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Conference hears feedback, anticipates gaming revenue

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COLORADO SPRINGS, Colo. - A gathering of Chickasaw Nation members Aug. 9 marked the start of a countdown to 2010, when increased tribal revenues and a test run of existing social programs will allow expanded services for this casino-rich Oklahoma tribe.

;'Fiscal year '09 will be a period of maturation for our existing programs and a time for getting additional citizen input,'' said Chickasaw Governor Bill Anoatubby, who greeted tribal well-wishers, families and friends at a Listening Conference held several hundred miles from tribal headquarters at Ada, Okla. The conference allowed 400 Chickasaws to make suggestions about health, housing, education and aging programs for at-large tribal members.

''With that information, and more revenue in 2010, it will give us more to work with on our programs,'' he said in an interview.

The conference in Colorado Springs was one of nine held this summer in Kansas, Texas, California, Colorado, Oregon and Oklahoma - areas where there are concentrations of Chickasaw citizens.

The tribal nation informally polls its far-flung members periodically in an innovative program designed to elicit feedback to the tribe's government about the services it provides. Larger biennial Listening Conferences are held in Oklahoma City for tribal members nationwide.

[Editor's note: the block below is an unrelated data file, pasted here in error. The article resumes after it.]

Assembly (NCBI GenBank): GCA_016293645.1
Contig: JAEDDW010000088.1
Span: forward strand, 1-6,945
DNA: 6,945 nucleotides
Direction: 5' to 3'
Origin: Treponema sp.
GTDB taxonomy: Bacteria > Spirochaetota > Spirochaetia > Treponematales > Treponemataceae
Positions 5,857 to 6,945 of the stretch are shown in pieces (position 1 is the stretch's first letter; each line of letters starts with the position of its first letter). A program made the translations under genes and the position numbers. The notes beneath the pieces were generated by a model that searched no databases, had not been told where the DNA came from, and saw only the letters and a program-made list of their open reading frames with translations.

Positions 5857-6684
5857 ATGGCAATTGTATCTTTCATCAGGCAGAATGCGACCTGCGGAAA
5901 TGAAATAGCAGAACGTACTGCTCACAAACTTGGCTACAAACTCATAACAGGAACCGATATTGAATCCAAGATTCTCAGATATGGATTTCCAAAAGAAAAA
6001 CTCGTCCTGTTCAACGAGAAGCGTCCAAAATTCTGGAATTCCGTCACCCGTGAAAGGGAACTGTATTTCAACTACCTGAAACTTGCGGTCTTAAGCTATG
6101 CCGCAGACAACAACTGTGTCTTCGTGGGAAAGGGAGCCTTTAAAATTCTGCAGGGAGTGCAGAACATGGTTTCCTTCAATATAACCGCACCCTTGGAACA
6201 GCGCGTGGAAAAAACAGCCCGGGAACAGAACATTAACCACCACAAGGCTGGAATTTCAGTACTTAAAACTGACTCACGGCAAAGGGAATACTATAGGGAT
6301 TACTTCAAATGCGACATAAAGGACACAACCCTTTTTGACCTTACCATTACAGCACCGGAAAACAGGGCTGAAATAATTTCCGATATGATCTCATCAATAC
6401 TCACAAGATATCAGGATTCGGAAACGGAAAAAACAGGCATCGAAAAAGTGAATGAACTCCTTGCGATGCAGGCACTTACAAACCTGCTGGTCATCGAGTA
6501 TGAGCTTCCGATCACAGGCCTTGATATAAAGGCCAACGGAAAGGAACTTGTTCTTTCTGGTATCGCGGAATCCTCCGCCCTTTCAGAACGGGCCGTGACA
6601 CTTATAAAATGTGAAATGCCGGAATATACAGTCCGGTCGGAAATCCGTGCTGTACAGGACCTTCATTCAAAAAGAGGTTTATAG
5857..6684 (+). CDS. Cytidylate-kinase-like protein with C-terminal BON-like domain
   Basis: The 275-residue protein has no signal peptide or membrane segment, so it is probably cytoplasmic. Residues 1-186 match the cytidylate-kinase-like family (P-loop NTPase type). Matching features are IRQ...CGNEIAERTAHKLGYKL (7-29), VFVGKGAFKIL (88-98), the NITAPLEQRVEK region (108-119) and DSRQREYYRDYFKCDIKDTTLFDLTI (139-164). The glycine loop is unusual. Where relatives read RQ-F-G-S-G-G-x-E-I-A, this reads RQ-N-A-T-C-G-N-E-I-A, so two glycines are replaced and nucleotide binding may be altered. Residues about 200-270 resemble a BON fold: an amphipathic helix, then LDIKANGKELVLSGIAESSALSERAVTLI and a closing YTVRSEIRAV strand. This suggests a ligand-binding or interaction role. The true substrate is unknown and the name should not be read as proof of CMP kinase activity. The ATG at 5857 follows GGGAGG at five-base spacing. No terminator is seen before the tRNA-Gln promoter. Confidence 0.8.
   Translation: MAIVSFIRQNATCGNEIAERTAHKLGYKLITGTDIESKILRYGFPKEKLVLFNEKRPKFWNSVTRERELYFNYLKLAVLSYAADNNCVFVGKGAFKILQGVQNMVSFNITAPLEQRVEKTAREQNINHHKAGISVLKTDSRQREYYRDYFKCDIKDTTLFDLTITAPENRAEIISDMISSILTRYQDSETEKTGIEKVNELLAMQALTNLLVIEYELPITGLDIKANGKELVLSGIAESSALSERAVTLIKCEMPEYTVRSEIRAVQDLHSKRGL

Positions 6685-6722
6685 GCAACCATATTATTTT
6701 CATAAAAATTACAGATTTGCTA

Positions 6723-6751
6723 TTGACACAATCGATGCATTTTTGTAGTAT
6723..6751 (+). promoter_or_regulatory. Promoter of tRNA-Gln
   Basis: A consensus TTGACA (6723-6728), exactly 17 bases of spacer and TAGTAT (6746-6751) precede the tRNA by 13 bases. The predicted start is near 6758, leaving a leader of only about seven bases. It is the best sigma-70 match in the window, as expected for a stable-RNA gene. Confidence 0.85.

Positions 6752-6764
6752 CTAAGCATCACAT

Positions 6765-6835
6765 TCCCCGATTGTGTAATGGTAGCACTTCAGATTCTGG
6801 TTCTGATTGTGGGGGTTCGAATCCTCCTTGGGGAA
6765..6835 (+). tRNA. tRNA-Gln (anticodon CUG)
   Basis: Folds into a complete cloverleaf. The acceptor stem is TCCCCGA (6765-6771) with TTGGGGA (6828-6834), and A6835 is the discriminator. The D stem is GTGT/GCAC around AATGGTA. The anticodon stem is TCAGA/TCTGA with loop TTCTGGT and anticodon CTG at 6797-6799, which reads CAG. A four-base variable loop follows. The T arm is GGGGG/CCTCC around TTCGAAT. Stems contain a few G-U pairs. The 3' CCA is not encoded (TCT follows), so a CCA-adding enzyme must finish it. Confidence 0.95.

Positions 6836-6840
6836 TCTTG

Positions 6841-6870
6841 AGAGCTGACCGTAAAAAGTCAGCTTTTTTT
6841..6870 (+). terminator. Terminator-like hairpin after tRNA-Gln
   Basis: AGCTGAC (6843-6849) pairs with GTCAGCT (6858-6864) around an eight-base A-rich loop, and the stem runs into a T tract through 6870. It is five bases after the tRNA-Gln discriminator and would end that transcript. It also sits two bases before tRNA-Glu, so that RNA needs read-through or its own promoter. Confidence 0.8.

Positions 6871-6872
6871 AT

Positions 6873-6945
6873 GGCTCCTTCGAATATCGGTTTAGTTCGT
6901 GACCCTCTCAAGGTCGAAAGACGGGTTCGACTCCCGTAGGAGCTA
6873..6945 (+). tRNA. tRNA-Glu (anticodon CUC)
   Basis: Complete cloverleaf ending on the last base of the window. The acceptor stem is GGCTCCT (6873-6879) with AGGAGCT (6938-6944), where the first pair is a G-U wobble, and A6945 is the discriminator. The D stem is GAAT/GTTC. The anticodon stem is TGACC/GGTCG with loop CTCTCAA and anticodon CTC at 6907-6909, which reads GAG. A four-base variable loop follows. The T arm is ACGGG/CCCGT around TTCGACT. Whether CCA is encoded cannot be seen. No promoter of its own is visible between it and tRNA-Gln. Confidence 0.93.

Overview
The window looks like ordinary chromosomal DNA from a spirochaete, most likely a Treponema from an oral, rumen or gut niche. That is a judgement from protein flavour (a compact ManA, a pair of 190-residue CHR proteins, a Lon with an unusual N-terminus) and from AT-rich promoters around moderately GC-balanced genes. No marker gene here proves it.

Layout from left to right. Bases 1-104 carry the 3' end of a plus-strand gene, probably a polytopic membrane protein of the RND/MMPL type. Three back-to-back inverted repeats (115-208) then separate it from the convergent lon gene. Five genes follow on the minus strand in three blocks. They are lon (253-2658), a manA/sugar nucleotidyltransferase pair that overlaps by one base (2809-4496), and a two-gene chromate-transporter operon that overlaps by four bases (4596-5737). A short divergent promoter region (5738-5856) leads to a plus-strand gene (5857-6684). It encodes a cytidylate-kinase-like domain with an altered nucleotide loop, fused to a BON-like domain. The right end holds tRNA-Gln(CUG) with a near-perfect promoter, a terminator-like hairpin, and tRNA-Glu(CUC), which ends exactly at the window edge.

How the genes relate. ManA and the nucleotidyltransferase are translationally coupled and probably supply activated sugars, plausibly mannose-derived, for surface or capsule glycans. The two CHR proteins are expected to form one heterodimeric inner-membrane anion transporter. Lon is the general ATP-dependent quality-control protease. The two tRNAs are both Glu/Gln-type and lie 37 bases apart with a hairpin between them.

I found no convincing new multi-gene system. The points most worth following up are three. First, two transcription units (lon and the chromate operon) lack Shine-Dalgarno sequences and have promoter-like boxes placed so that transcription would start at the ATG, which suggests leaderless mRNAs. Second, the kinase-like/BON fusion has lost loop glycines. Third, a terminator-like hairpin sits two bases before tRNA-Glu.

With 38,000 members, the Chickasaw Nation is the 13th-largest federally recognized tribe. It is centered in south-central Oklahoma on nearly 8,000 square miles where approximately one-third of tribal members live. Another third reside in Oklahoma outside that immediate area, and the final third throughout the U.S.

''We're trying to meet as many of our citizens' needs as we can,'' Anoatubby said, ''and we need the input we get from these gatherings.''

Resort-type additions to Winstar Casino near the Oklahoma-Texas border and expansion at Riverwind Casino, south of Norman, Okla., are expected to swell tribal income by 2010. The tribe has 18 casinos - the largest number in the state.

In 2007, $130 million went into tribal government programs from the $200 million in gaming and business revenues remaining after operating costs.

With the program money, the Chickasaw Nation has developed an array of social services that range from a residential and educational care facility for Native children, Chickasaw Nation Aviation and Space Academy for grades 5 - 12, various scholarships and summer academies, cultural heritage and genealogical services, performing arts, adult learning, college aid programs, storm shelter assistance, elder programs and services, and many others totaling more than 80.

Some specific services are also innovative, at least in Oklahoma. Among them, the tribe's prescription drug service, which allows qualifying tribal members to receive prescriptions by mail at no direct cost.

A medical services representative at the conference noted that several other Southeastern tribes had talked to the Chickasaw Nation about implementing a similar prescription drug program for their members: ''They wanted to know how we did it.''